Most everyone has heard the phrase, “There’s no such thing as a free lunch,” a phrase referencing the fact that everything has a cost and if you’re not paying for it, someone else is. In the US today, the largest age group in our population is comprised of Baby Boomers (people born between 1946 & 1964) and that group is putting a significant strain on our healthcare system just because of the number of people and median age in this category.
That strain, in combination with the current economic climate and Medicare’s general lack of resources has produced a recipe for disaster. If the government wishes to provide healthcare to a growing number of people with increasingly limited resources, the government will have to cut back on healthcare costs elsewhere, which will likely compromise the quality of healthcare offered and/or the number of people subsidized healthcare is offered to. This post isn’t meant to be a sob story – there are a ton of technologies, both current and in-development, capable of picking up some of the slack. The real question is, are we willing to pay the price?
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Tags: 3D sensors, biometric, hc, healthcare, IoE, medicare, MotoX, privacy, Xbox
“I confess that in 1901, I said to my brother Orville that man would not fly for fifty years . . . Ever since, I have distrusted myself and avoided all predictions.” — Wilbur Wright, 1908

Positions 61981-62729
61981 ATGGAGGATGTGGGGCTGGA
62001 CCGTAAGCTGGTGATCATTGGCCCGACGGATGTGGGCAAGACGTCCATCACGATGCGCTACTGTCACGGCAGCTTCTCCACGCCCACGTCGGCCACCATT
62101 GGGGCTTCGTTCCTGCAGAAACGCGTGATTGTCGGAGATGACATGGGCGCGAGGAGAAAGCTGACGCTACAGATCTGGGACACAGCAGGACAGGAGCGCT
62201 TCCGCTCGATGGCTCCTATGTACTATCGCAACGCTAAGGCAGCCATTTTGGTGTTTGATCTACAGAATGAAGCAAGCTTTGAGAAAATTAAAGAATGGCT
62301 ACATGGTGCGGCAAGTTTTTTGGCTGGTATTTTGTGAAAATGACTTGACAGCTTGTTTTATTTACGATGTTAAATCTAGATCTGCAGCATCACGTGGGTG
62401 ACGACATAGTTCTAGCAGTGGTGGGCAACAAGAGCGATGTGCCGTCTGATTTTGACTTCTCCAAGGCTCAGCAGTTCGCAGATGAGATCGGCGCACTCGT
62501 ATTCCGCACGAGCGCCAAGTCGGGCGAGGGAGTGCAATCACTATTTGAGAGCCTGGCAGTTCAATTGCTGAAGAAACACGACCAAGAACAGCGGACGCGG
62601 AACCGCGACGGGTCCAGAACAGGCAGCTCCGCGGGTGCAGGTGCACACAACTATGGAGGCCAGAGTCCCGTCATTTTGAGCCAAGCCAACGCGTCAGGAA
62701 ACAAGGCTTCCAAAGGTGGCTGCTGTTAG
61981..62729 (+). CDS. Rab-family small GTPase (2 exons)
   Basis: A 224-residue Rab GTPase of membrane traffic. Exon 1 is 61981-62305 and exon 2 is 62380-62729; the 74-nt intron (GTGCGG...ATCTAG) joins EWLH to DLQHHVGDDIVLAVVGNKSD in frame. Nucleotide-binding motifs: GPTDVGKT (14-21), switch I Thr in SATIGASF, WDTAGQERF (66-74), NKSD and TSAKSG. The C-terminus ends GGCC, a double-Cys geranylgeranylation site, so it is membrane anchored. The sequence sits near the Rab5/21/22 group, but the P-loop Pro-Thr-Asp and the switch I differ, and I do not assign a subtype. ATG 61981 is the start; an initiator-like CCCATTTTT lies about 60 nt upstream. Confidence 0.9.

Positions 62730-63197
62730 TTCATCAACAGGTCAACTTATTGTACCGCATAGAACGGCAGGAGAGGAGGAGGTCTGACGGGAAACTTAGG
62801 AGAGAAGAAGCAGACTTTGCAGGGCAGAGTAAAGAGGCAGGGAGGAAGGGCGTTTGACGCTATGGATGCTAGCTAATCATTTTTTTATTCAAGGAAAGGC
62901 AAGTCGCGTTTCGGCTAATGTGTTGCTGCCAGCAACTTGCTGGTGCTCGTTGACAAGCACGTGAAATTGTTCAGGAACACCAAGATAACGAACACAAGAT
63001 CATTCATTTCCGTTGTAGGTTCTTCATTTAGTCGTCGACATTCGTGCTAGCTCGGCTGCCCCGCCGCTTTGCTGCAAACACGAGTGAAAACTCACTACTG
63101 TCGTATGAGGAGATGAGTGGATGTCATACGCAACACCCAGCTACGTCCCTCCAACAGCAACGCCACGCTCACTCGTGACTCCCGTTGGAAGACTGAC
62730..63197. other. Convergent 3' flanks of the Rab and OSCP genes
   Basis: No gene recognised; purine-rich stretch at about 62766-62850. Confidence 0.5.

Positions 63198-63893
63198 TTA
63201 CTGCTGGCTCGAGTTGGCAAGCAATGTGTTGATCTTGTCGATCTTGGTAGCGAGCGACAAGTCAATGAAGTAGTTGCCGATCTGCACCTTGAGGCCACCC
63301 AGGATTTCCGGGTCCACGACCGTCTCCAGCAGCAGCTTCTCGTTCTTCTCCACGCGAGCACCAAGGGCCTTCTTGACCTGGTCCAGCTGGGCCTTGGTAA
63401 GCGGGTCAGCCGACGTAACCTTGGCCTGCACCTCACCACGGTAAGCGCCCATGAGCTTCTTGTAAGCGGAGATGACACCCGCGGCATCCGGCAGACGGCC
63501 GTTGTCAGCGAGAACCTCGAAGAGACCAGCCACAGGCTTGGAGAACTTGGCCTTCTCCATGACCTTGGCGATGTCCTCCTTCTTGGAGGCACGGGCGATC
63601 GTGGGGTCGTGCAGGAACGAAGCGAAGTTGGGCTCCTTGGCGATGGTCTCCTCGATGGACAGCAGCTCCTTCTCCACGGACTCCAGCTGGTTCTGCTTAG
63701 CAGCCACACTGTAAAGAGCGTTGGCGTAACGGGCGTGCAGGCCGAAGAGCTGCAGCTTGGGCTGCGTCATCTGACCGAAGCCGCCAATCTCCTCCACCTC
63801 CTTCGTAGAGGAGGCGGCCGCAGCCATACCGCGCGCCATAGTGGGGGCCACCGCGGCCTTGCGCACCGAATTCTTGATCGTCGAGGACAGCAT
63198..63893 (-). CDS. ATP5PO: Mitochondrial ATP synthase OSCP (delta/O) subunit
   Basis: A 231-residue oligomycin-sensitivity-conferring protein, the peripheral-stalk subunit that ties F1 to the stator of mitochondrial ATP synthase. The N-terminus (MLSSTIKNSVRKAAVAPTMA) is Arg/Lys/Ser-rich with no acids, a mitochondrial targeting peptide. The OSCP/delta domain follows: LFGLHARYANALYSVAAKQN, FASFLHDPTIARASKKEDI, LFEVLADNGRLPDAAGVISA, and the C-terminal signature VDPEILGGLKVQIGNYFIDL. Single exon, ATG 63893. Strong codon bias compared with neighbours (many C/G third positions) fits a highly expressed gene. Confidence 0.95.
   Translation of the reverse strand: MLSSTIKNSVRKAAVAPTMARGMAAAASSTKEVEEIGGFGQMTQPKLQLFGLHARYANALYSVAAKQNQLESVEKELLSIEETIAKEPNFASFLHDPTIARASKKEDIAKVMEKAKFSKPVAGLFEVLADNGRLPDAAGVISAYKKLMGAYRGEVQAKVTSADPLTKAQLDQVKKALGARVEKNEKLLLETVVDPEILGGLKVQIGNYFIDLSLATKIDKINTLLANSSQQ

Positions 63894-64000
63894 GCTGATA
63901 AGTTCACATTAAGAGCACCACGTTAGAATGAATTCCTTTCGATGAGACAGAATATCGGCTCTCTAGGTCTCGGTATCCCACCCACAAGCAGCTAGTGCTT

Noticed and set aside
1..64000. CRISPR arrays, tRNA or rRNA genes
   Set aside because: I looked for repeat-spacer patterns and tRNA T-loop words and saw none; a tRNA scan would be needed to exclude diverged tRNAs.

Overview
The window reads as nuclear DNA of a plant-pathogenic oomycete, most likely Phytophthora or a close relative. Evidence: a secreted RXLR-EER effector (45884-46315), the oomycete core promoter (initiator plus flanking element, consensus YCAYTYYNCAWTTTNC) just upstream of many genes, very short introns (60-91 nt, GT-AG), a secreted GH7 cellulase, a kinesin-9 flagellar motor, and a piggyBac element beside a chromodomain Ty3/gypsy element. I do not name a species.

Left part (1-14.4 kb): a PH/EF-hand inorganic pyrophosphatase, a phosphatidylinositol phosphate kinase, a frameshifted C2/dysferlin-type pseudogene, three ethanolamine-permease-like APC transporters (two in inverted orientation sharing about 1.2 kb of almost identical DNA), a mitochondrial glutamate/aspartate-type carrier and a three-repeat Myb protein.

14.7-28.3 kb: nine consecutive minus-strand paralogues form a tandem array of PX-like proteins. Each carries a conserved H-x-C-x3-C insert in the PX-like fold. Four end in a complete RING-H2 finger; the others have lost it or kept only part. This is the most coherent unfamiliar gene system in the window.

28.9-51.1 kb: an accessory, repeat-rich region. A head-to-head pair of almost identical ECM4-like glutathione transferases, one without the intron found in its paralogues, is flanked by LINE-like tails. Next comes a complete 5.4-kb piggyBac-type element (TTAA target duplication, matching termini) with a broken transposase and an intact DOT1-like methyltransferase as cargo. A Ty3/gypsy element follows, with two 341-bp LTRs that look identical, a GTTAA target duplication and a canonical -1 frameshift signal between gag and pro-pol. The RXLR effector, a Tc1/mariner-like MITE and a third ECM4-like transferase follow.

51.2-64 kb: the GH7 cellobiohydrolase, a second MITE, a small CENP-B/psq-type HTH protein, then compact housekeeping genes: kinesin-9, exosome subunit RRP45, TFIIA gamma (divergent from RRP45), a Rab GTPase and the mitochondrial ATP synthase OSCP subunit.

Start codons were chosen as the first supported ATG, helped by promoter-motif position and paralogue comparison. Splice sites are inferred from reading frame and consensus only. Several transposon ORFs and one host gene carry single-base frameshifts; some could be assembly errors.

In SDN in the Enterprise: aligning with business needs I highlighted one of what some people are claiming to be the most disruptive technologies in the networking space in recent memory: Software Defined Networking (SDN), or what I like to call the continuation of the abstraction of everything. Today we’ll explore some of the ways I believe SDN will and will not change networking.
Trying to predict the future in any endeavor is fraught with danger, or at least substantial risk of embarrassment. Winston Churchill once said, “I always avoid prophesying beforehand because it is much better to prophesy after the event has already taken place,” and he was on to something. Technology predictions, in particular, seem to have a funny way of getting away from even the most intelligent and business-savvy among us. Hit the target, and you look like a genius. Miss it, and if you have a high enough profile people will remember it forever. Worse than that, however, is that in business if you miss the target you leave money on the table, or in the worst cases sink the company. Read More »
Tags: business, Enterprise, sddc, SDN, UCS, virtualization
“We (Real Madrid), with our experience & ideas on how to grow in the sports and entertainment world, and you (Cisco) with your technology, innovation and revenue models… our collaboration, has always resulted in a win- win relationship…and, a proven reference in the world” – Enrique Uriel, CIO, Real Madrid
Eight years ago we embarked on a relationship with Real Madrid to collaborate in transforming the Santiago Bernabeu stadium into the “Ultimate Bernabeu,” which would deliver a fan experience unlike any other. Our first goal was to build a network that would make the stadium the safest, and most secure in the world.